At the same time, it is now apparent that the American public education system, the incubator that should nurture the future scientists, engineers and entrepreneurs is at best mediocre, deeply flawed in its worst components and certainly inadequate to create the world class work force that will have to compete on quality, as costs already work against us. The existence of several world class universities is not sufficient to guarantee that the broader US workforce will be able to compete with increasingly more sophisticated foreigners. A sub par worke force will make it difficult to compete, let alone strengthen, our positions in high value added strategic areas.

While it is hard to admit it, a huge chunk of the old manufacturing base of America is either gone or going. We lost a lot of steel, machine tools; we lost footwear, apparel; we have disturbing signs that we cannot keep up in automobiles. We have a battle unfolding in aerospace. Still, American success stories in valuable, technologically complex industries (think of GE, 3M, United Technologies, Boeing among many others) show that, despite higher labor cost, superior quality, when it can be reinforced by constant refinement, still counts.

By the same token, we still have an edge in services. But this is entirely dependent on the continuous waves of IT innovation. If we are no longer on the forefront of IT, because we can no longer compete with increasingly more competent but much cheaper Indians and Chinese, we have lost the competitiveness contest.

Much has been said about the increased welfare costs due to the demographic changes that America is experiencing, along with most other developed countries. The question is whether it is smart, in the long run, to have a central government whose main function is to distribute benefits at the cost of everything else. Even now, while immediate solvency is not an issue, the federal government devotes relatively smaller portions of its resources to productive investments, given the weight of the entitlement obligations. As we all know, in the future this is only going to get worse. It is understood that taking something away from people who believe that they have earned a partially subsidized old age is extremely hard. But there is an opportunity cost in spending most of our revenues on welfare and little on competitiveness enhancing investments. Unfortunately few people enumerate the thousand of research projects or new infrastructure that could be financed by the federal government, assuming a reduction in entitlement programs.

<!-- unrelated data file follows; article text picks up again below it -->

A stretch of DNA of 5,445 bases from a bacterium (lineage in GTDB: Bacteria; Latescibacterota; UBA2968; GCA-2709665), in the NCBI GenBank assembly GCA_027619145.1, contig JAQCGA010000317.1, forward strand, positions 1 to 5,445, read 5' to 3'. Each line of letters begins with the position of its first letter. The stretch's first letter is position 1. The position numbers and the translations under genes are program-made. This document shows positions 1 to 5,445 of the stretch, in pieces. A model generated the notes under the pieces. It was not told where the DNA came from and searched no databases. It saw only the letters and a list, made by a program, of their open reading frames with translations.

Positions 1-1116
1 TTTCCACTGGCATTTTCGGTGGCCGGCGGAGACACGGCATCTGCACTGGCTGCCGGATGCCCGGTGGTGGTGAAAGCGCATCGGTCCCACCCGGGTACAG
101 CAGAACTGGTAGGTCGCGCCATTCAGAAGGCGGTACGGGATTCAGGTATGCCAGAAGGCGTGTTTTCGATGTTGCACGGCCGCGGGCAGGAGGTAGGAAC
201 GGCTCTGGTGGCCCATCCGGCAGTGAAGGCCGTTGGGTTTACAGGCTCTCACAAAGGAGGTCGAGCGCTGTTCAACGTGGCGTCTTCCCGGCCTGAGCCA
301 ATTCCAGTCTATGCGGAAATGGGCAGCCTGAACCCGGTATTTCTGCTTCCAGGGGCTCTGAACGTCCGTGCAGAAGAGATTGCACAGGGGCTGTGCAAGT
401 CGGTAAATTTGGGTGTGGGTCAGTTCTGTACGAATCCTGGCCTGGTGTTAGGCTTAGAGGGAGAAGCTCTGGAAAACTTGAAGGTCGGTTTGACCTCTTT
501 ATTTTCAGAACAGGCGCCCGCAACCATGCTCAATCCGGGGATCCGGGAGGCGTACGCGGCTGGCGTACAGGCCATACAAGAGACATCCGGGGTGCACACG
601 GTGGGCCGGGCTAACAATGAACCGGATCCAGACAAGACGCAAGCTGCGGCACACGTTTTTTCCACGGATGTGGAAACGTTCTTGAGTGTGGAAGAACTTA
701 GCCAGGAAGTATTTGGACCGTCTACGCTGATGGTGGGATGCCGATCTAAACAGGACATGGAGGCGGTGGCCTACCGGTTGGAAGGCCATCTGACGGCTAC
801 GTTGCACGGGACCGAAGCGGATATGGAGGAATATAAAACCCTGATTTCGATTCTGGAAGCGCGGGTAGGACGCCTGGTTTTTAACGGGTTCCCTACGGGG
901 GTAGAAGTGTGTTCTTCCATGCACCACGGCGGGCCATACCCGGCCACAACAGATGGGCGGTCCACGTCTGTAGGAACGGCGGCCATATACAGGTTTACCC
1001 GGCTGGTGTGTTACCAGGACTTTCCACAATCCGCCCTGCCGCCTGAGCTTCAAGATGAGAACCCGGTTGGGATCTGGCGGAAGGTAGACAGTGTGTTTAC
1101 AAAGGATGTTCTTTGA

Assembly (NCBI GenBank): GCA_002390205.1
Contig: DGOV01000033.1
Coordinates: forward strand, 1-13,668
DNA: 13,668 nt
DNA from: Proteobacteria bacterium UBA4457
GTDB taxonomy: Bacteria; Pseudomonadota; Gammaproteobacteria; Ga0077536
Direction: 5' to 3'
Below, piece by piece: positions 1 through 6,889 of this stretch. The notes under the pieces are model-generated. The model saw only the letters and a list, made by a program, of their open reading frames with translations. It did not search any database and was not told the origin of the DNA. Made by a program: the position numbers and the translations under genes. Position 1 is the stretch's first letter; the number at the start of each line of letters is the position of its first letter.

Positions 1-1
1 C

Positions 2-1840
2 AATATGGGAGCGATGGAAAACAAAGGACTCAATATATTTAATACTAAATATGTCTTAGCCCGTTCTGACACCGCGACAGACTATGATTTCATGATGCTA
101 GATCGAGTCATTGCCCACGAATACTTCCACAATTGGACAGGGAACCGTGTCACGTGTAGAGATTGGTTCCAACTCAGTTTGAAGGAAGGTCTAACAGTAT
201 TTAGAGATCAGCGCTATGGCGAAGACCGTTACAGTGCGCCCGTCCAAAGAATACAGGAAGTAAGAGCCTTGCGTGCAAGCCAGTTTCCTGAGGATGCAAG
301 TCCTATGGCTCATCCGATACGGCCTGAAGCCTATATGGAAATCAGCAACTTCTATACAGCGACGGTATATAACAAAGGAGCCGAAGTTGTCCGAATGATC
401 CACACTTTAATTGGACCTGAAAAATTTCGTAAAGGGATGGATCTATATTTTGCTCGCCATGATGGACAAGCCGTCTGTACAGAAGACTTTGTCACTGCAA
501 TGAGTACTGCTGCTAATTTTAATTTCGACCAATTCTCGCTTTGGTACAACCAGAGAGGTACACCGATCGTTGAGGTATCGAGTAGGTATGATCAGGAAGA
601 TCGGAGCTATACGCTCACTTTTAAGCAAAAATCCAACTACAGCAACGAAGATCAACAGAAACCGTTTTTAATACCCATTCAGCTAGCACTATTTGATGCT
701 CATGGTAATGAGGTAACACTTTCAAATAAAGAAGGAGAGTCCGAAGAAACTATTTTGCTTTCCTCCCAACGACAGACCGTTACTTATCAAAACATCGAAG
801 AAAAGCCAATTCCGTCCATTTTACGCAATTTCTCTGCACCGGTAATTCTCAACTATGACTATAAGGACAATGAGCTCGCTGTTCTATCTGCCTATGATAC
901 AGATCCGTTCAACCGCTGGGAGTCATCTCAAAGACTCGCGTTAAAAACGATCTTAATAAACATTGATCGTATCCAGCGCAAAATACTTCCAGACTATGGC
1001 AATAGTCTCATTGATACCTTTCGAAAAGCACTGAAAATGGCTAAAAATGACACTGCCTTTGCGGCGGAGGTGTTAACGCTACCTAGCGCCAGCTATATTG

The energy picture is dismal. We have excessive consumption, little and declining production and increased dependence on imports that is financially burdensome, while it creates a serious strategic vulnerability. What we need is not just the tinkering provided by this or that pork laden energy bill; but a bold new energy strategy that would set realistic goals regarding alternatives to hydrocarbons, while actively discouraging consumption through revenue neutral gasoline taxes. In doing so, America would free itself from this straightjacket, while possibly becoming the world leader in all new technologies related to alternative energy.

But in all these areas: education, welfare reform and energy, while there is a debate and many have offered sensible solutions, we are far from having reached the deep understanding that is the prelude to decisive action. While many are worried, most believe that things are more or less fine and that we have enough slack to muddle through.